Goldstein “sees U.S. forces as being like UN blue helmets (peacekeepers), putting themselves in ‘harms way to maintain peace, to establish conditions for political and economic progress, to be diplomats and educators rather than just ‘grunts’. Washington optimists see this as achievable policy, as do soldiers”.

Palestine/ Israel

Speaking of the US being a major imperial intervener, Mann touches on US backing and funding of the Israeli military and goes on to discuss land expansion of Israel into Palestine:

“On the [Israeli] side, extremism has been boosted by relatively poor immigrant Jews coming from Arab countries, Eastern Europe, and Russia. They seek land and housing and are prepared to seize them from the Arab occupants. Their increasing numbers have improved the electoral fortunes of Israeli conservative and religious parties pressuring for more landgrabs… Since Israeli Jews have the military and political power to seize Arab lands, most of them believe they have the right to do so, in the name of ethnic survival… boosted by access to international capital…”

But that’s a conversation for another time. #FreePalestine #CeasefireNow

American ignorance

The dominant theory of interstate war has been Realism (coined by Henry Kissinger), which uses the concepts of anarchy, hegemony and rationality, i.e… peace will follow is there is one big (hegemonic) leader, but otherwise the world in anarchy is worse off… It’s a fantasy that the US international relations policies rely on and I think Mann has done a good job of discrediting it in this book.

Mann posits that there are three Realist views that have kept US leaders and citizens from understanding war and our place on the world stage:

  1. Most US politicians still believe in an “imperial civilizing mission, a responsibility and capacity to bring order, democracy, free enterprise, and general beneficence to the world”.
  2. A failure to understand cause and effect in enemy hostility
  3. Conservatism and attachment to tradition (especially visible in middle east interventions). Past, not present visions of American power.

Mann describes Russia and China as rising and revisionist (a demand for lost territories) powers while the US is the current dominant imperial power. Currently the US spends twice what China spends on military, and the US has around 600 military bases abroad while China will soon have 3–5 at the time this book was published (2023). In 2021 China had about 300 nuclear warheads, while the US had 4,000.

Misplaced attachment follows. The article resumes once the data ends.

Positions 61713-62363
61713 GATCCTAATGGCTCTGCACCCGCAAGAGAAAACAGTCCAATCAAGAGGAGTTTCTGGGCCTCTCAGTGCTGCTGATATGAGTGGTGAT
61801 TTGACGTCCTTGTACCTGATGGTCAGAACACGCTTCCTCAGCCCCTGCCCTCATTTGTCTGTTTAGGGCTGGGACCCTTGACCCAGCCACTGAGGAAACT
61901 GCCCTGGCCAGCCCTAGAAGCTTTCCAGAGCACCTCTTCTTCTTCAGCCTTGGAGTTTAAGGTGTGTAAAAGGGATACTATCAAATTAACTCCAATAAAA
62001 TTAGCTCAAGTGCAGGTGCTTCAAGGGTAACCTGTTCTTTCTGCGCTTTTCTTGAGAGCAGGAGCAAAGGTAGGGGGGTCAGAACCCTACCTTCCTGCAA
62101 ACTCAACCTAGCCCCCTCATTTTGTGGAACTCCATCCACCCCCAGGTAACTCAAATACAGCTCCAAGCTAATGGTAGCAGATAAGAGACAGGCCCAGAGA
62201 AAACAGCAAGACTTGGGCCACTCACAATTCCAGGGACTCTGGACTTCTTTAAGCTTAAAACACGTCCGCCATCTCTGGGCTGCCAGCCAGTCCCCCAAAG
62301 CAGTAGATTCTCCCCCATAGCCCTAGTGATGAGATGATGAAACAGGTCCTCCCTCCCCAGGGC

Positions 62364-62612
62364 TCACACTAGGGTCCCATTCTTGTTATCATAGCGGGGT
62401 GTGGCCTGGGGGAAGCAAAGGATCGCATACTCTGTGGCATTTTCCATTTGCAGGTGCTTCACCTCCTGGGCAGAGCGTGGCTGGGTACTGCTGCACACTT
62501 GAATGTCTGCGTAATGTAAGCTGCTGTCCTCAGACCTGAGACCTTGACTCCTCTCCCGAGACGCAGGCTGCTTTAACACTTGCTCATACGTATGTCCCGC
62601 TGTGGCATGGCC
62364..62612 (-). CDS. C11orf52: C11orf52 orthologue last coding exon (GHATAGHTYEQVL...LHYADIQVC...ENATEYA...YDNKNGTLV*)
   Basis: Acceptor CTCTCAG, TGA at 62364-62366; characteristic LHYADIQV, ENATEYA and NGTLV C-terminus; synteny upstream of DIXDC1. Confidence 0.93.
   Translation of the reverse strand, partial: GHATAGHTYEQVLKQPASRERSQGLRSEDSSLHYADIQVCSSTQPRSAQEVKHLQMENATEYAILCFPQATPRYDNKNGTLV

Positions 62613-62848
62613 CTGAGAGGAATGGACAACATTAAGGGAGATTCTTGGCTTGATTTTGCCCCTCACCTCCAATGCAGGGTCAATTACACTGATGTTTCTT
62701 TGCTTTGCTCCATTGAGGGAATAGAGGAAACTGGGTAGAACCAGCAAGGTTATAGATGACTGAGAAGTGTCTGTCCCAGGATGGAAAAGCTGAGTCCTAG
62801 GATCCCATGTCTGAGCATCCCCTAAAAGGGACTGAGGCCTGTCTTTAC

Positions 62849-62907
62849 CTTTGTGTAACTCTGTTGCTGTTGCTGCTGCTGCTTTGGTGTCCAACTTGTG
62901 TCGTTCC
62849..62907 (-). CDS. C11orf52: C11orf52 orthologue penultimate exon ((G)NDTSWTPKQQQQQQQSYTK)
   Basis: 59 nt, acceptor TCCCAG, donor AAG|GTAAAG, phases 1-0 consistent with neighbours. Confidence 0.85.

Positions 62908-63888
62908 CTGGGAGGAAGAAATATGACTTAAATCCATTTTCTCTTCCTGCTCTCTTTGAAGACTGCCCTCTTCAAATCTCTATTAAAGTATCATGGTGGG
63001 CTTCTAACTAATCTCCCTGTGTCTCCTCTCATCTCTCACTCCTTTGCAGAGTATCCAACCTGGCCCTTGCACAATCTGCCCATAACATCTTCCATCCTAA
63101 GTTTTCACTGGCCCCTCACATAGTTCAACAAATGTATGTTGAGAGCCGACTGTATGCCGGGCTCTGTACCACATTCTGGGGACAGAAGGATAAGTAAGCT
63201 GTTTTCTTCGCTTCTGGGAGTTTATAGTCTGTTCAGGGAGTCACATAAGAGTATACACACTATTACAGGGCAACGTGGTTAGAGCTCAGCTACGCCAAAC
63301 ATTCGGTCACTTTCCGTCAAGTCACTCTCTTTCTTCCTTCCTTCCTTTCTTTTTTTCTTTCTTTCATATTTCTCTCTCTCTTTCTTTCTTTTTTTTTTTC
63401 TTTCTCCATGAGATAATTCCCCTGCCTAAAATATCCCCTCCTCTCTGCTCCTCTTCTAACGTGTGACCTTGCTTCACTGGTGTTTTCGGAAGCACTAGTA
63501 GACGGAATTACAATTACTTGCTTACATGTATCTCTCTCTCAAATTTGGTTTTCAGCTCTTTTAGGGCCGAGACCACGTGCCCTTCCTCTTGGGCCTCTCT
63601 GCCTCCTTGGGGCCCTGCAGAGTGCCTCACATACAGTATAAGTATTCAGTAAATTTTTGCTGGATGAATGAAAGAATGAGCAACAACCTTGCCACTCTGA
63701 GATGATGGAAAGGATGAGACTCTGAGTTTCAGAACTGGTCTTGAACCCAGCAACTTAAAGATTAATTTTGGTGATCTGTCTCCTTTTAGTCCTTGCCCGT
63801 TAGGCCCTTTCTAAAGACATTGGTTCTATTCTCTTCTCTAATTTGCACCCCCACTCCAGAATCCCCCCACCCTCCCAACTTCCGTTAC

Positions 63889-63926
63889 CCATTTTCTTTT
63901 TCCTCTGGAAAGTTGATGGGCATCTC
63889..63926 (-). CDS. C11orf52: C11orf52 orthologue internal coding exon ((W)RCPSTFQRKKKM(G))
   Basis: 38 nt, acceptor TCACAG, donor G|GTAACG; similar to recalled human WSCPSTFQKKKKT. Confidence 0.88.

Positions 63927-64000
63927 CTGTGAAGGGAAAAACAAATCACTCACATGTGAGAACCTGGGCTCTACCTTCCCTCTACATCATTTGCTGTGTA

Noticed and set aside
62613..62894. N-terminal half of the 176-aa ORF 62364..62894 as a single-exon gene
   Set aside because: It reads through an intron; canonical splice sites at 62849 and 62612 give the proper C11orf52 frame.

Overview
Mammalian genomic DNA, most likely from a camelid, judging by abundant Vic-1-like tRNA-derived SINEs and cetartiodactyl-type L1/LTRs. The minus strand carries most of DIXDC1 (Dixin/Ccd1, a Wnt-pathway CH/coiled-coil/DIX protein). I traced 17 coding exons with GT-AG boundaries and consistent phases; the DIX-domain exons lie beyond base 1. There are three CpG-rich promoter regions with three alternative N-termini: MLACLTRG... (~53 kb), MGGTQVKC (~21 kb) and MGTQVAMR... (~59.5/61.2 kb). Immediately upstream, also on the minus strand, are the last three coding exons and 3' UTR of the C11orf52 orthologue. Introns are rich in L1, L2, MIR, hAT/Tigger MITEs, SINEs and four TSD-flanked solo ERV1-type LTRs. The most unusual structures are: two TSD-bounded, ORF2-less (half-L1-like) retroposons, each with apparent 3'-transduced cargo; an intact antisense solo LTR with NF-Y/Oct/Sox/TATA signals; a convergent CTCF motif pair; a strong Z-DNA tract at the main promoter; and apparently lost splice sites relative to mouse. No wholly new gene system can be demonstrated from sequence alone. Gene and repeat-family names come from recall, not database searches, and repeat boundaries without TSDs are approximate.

Mann’s theory of war is that “periods of war alternate with periods of peace”, and that the world is not getting “less deadly” as some recent historians like Steven Pinker have claimed, but that this myth is being pushed by Americans (the ones causing the most war and suffering in the world currently as the hegemonic power).

My personal take

I did get a lot of good information out of this book, but think it could have been shorter and played more to Mann’s strengths as a sociologist rather than a sometimes questionable take on histories at times. A few historical narratives didn’t sit right with me, notably some comments about thecost benefit ratio for the American civil war and also not acknowledging that the bombs didn’t need to be dropped in Japan to end the war.

I appreciate this book though because it was a refreshingly critical book about US foreign policy and military involvement. Usually history books like this found in the US are a lot less honest and follow a nationalistic narrative that is reductive and xenophobic. I believe that as Americans we shouldn’t criticize other countries until we are able to really criticize our own first. And jumping to judge other countries when our military might and monetary power is a privilege that we must hold first and take accountability for before we can think to judge others with less power. The US is seen by much of the world as the big bad wolf on the world stage, and by judging other countries while looking away as our own government kills their civilians is at its most basic level feeding into the imperialist project. America wants you to look everywhere else except here. Decolonize your mind. This book is a good first place to start.

Reach out to me about reviewing your book! acwindholz@gmail.com